What I’ve Been Reading — April 2006
This is the official One Year Anniversary of the “What I’ve Been Reading” (formerly known as “My Very Own Polysyllabic Spree”.) Just so you know. You can check out the April 2005 one here.
What I’ve Been Reading, April 2006
Love in the Time of Cholera – Gabriel Garcia Marquez
Lolita – Vladimir Nabokov
One Hundred Years of Solitude – Gabriel Garcia Marquez
The Happy Isles of Oceania: Paddling the Pacific – Paul Theroux
I Capture the Castle – Dodie Smith
Of Human Bondage – W. Somerset Maugham
Towards the End of the Morning – Michael Frayn
All the Pretty Horses – Cormac McCarthy
Autobiography of Mark Twain – Mark Twain
Cat’s Eye – Margaret Atwood
House of Sand and Fog – Andre Dubus III
The Mysteries of Pittsburgh – Michael Chabon
Midnight in the Garden of Good and Evil – John Berendt
Extremely Loud and Incredibly Close – Jonathan Safran Foer
Small Island – Andrea Levy
The Things They Carried – Tim O’Brien
Okay, I read three books. But I bought, borrowed, or nearly stole (as I don’t count the book fair as buying books; they were only 50 cents a piece) sixteen. Not bad, eh? The list of books I bought is obscene. That’s why I put it there, obviously – I’m a show off. (That’s sarcasm, by the way.)
Believe it or not, there are reasons for nearly everything. First of all, our friend Jaci told us we couldn’t leave her house without borrowing Love in the Time of Cholera (which doubles as a great High Fidelity reference) and Lolita. Reading Lolita some day – in all of its graphic sexual glory – could possibly lead to me finally reading Azar Nafisi’s Reading Lolita in Tehran.
And the Augustana Book Sale – fifty cents a book? I bought anything I even remotely might want to read, or even stuff I recognized or had heard of before.
One Hundred Years of Solitude? Supposedly it’s better than Love in the Time of Cholera (oh, and it won the Nobel Prize). I Capture the Castle? A recommendation from Kerrie, thanks to NPR, I believe. The Things They Carried was also an NPR recommendation, but that wasn’t purchased at the book sale. I’m getting ahead of myself.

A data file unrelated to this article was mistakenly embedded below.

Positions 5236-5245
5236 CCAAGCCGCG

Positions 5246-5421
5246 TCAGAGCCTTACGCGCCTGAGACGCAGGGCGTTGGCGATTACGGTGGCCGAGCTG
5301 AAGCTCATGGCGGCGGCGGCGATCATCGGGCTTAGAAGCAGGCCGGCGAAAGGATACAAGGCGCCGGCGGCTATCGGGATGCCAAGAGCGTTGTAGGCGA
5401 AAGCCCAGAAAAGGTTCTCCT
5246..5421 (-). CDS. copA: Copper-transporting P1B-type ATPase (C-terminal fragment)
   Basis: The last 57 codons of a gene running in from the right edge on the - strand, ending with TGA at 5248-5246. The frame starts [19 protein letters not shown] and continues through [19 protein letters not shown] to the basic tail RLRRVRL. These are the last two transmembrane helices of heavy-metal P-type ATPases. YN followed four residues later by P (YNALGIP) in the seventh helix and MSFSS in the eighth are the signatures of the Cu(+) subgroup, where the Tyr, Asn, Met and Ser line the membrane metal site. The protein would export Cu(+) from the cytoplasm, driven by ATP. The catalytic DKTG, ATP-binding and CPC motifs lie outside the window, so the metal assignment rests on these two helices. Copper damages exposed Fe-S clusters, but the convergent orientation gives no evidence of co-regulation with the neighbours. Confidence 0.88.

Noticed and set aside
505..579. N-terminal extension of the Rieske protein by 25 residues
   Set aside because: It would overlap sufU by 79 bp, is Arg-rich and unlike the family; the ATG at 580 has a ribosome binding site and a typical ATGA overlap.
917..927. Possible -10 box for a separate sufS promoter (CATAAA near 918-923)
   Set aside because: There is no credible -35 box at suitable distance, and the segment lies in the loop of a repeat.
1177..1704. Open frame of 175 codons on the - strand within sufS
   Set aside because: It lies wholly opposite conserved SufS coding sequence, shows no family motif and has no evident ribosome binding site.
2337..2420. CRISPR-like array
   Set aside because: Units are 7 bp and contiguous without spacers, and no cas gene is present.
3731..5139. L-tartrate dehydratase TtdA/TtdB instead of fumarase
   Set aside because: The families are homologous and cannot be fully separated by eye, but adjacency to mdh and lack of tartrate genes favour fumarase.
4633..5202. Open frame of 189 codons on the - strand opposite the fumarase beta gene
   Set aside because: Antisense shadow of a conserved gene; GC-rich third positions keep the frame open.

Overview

The Happy Isles of Oceania and The Mysteries of Pittsburgh were purchased for name value – I love both Theroux and Chabon. Three books were purchased for their “recognize-ability” as well – House of Sand and Fog (by Andre Dumus III, who’s interview I read in Terry Gross’ All I Did Was Ask), Midnight in the Garden of Good and Evil, and All the Pretty Horses. Who cares if they’re good? Remember: fifty cents.
Of Human Bondage sounded familiar, so it went in my shopping box. Margaret Atwood was an author Kerrie liked, so in it went as well. Towards the End of the Morning looked very British – good enough for me. Even the Autobiography of Mark Twain, a guaranteed “not going to read” book was worth buying for its shelf appeal.
Finally, when my grandmother was in town, I felt it was celebration enough to buy books – so Small Island (reviewed on some book blog, caught by my eye), Extremely Loud and Incredibly Close (J.S. Foer, duh) and The Things They Carried entered our collection.
So now I’m on hiatus.
So before I blaze into the copy I wrote for Prime, I have one more addition. I did make an effort to read Lives of a Cell – the widely known collection of biology essays by Lewis Thomas. But I couldn’t get through it very well. It was surprising, actually, because usually essay collections are easy – a short story collection, except shorter. I did love the idea of our cells as individual organisms, making us more of a population than a single being. And I enjoyed the thought process that led from that to the image of a human population as a single organism. It was really interesting. But I couldn’t do it.
I think what did it was Thomas’ obsession with termites. It’s unhealthy.
Onto the article.
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Sometimes we all need to settle on contemporary works of art, regardless of how much we like the classics. Of course, it tends to be an easier pill to swallow when one of those books turns out more pure skill and emotion than any book I’ve read in the past year. And it helps if that author is a personal favorite.
In my months of writing this column for Prime, I’ve only written about what I’ve read. Hence the title of the column. So it’s a little weird that this month two of 2005s most acclaimed novels landed at the top of the pile.
And yet, it’s understandable. Ali Smith’s The Accidental won the 2006 Tournament of Books and Jonathan Safran Foer has been my Author of the Year. They’ve been in the book news, and in my personal thoughts, and for that reason they were both read during the same month. It wasn’t planned – I swear!